We’ve always been suckers for good stories of the sea, and along with mermaids, selkies are pretty much the best. Ethereal creatures who take the form of seals in the ocean, but then transform into supernaturally beautiful humans while on land: they’ve inspired tales for centuries. Selkies stories tend to be romantic tragedies: female selkies are trapped on land and slowly waste away when men hide their sealskins; fishermen wake to find their beloved wives gone back to the sea; selkie children spirited away to an aquatic life.
But lately people have been tweaking the selkie stories to give them, if not happy endings, at least slightly more hopeful ones. We’ve gathered up a few of our favorite screen selkies below—let us know if we missed any!
The Secret of Roan Inish
This one combines every element of the classic selkie story. Wistful Irish kid? Check. People living on a misty, faraway island? Check. Sad family backstory? Checkity Check! Fiona goes to live with her grandparents on the western coast of Ireland, and soon learns that one of her ancestors may have had a tryst with a selkie. As if that weren’t magical enough, at least a few members of her community think that her baby brother was spirited away by the creatures. When she visits a lonely cove and spots an unusual seal, she needs to decide whether to trust the myths. Could it be her brother?
Sofia Samatar’s “Selkie Stories are for Losers”
I hate selkie stories. They’re always about how you went up to the attic to look for a book, and you found a disgusting old coat and brought it downstairs between finger and thumb and said “What’s this?”, and you never saw your mom again.
Sofia Samatar’s touching story tells us of a different side of the selkie myth. Our narrator is the daughter of a selkie who has to stay behind and take care of her father, while also dealing with the emotional fallout of not only losing her mother, but of being tied so tightly to the world of myth.
Mercedes Lackey’s Home from the Sea
The eighth book in Mercedes Lackey’s Elemental Masters Series takes us into the world of the selkies! Mari Prothero lives with her father in a fishing village on the coast of Wales. She’s approaching her eighteenth birthday, and she knows that soon she’ll be expected to marry a stranger of her family’s choosing. She hates the idea of this future, but she doesn’t yet know the truth: she is a descendant of selkies—and to continue her line, she must marry into that magical world.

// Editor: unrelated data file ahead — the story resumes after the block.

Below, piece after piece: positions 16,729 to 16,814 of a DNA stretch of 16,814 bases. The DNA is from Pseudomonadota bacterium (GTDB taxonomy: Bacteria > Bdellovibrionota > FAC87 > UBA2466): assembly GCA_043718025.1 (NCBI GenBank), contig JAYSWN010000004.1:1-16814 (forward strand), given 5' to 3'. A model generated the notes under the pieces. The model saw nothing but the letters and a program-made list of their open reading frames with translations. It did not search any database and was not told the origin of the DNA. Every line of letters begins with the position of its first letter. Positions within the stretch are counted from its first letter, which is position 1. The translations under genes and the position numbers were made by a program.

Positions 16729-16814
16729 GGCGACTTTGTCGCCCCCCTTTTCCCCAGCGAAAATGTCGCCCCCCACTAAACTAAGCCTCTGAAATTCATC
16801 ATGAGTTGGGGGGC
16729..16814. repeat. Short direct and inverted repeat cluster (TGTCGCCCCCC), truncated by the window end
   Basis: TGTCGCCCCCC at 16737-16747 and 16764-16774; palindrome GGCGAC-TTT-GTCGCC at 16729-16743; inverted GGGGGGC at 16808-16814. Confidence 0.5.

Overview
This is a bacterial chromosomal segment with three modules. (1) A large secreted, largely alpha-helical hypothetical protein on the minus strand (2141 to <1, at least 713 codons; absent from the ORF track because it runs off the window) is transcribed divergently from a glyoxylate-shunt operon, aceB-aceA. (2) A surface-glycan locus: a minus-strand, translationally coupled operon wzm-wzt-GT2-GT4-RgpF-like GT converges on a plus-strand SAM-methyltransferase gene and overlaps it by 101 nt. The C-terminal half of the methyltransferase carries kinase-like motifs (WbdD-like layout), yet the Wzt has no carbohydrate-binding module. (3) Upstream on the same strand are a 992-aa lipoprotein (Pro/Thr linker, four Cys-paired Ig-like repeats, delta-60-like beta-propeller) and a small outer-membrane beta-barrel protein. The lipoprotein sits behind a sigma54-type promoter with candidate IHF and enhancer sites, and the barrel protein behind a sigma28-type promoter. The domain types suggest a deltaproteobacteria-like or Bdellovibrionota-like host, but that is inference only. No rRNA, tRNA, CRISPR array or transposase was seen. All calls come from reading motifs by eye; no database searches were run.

Neil Jordan, who dealt with semi-magical horses in Into the West, gives us a semi-magical Selkie story in Ondine. If you’re unfamiliar with Neil Jordan, brace yourselves for the full onslaught of Irish cinema I’m about to unleash: Colin Farrell is a recovering alcoholic fisherman, his daughter is slowly dying of kidney failure and has to use a wheelchair, and her mom, Farrell’s ex, is an active alcoholic who keeps messing up their lives.
One day Farrell pulls a half-drowned woman up in his fishing nets, and when she asks him not to take her to the hospital, he decides that’s not suspicious at all and takes her home. Soon he notices that when she sings he catches more fish, and he and his daughter come to care about her…maybe even love her? Obviously, things get complicated, but Ondine is an often lovely modern fairy tale, and a great addition to Neil Jordan’s particular brand of ethereal Irish cinema.
Anne McCaffrey and Elizabeth Ann Scarborough’s Petaybee Series
Selkies! In! Spaaaaaaaace! In the future! The first trilogy in the series centers on Major Yana Maddock, a spy sent to the glacial planet Petaybee. There she meets geneticist Sean Shongili, a selkie who uses his shapeshifting ability to transform into a seal and explore under-ocean caves on the relatively recently terraformed planet. Together they discover that the planet is sentient, and work to defend it from corporate exploitation.